LOS ANGELES — A 65-mile section of California's bullet train through the San Joaquin Valley that a contractor assured could be constructed much more cheaply — with radical design changes — has become another troubling and costly chapter in the high-speed rail project, a Los Angeles Times investigation found.
The segment runs across rivers, migratory paths for endangered species and an ancient lake bed through the length of Kings County, a fertile agricultural belt south of Fresno. Before awarding a contract for the section, the California High-Speed Rail Authority and its consultants knew about these sensitive issues and prepared lengthy environmental reports aimed at accelerating construction by avoiding legal obstacles.
But in 2014, when the rail authority awarded the contract, it went with the lowest bidder — a Spanish company named Dragados — which promised $300 million in cost savings by altering the design that the authority had proposed to regulators.
Seven years later, these changes have been largely abandoned and have contributed to more than $800 million in cost overruns on the Kings County segment. That figure is 62% above the contract price tag, which the rail authority has agreed to pay, according to interviews and technical and contractual documents reviewed by The Times.
In addition, the rail authority awarded the contract without first completing a scientific assessment of how sinking land in the area — a result of decades of excess groundwater pumping — could affect the rail route. California is now paying tens of millions of dollars to raise track embankments over 21 miles.
In a written statement, the California High-Speed Rail Authority said it is working with regulatory agencies to resolve design issues. The agency declined to make top officials available to answer questions but asserts it is making good progress on completing an initial 171-mile line through the San Joaquin Valley, which includes the Kings County section. It also said that it was not required to finalize the study on land subsidence before construction began in 2015.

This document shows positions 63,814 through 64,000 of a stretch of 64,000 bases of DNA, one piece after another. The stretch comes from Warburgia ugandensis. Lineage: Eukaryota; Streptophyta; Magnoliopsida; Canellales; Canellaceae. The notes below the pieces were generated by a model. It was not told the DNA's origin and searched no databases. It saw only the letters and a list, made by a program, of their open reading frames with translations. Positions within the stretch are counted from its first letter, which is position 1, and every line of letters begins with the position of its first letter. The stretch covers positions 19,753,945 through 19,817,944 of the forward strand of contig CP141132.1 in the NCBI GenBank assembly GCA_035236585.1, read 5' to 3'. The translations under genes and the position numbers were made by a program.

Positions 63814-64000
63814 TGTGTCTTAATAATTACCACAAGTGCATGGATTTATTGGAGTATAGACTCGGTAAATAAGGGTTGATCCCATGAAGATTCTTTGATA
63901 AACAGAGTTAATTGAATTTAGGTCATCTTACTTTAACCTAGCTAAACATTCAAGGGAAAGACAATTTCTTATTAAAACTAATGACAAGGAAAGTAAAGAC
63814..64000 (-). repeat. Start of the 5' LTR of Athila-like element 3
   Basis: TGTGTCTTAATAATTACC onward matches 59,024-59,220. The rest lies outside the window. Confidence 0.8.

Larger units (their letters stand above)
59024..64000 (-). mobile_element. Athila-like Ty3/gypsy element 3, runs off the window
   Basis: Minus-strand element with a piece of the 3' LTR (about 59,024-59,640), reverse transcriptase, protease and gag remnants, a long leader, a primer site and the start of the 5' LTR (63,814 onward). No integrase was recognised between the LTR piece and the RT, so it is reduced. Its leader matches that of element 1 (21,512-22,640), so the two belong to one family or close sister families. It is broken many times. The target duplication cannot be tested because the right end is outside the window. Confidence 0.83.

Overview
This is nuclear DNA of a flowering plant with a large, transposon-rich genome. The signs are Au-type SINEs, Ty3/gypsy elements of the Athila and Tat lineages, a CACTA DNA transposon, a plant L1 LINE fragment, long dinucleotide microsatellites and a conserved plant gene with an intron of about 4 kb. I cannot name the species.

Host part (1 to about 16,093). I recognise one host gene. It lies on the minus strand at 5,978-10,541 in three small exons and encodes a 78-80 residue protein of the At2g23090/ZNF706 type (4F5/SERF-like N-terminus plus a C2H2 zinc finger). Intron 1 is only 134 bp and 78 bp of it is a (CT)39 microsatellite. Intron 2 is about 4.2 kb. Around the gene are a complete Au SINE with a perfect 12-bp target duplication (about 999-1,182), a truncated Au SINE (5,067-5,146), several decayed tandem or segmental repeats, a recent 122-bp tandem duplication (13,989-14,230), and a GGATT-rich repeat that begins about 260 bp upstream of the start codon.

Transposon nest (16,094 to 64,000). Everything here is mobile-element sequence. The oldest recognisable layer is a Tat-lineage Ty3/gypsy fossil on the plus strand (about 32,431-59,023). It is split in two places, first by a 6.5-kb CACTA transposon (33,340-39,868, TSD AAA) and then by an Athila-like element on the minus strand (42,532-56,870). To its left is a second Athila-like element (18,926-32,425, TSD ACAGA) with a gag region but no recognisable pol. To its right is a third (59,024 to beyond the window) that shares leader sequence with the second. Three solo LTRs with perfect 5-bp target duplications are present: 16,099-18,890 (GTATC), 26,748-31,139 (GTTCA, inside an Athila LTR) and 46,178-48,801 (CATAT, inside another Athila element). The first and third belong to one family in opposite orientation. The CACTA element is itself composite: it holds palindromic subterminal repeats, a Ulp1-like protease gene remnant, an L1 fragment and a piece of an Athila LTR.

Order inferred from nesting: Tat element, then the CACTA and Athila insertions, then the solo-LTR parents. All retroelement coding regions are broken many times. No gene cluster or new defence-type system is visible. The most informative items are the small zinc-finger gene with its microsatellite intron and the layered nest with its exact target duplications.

"We continue to apply lessons learned to our current and future work to ensure issues of the past do not repeat themselves," the authority said, adding that in the last two years, the state agency has established 35 active construction sites across 119 miles of the Central Valley.
Officials for Dragados — which has extensive bullet train experience across Europe but less of a track record in California — did not respond to telephone and emailed requests for comment, saying they are "required to coordinate responses to media questions" with the state.
Some experts say this marks yet another black eye for the project that has been beset by cost overruns and delays that now threaten it. The price tag of the massive project to build a Los Angeles-to-San Francisco high-speed rail system has shot up from an original estimate in 2008 of $33 billion with service starting in 2020 to at least $100 billion with an uncertain start date.
"The rail authority should have been concerned about the low bid," said William Ibbs, a University of California, Berkeley professor of civil engineering who has consulted around the world on high-speed rail projects. "The devil is always in the details."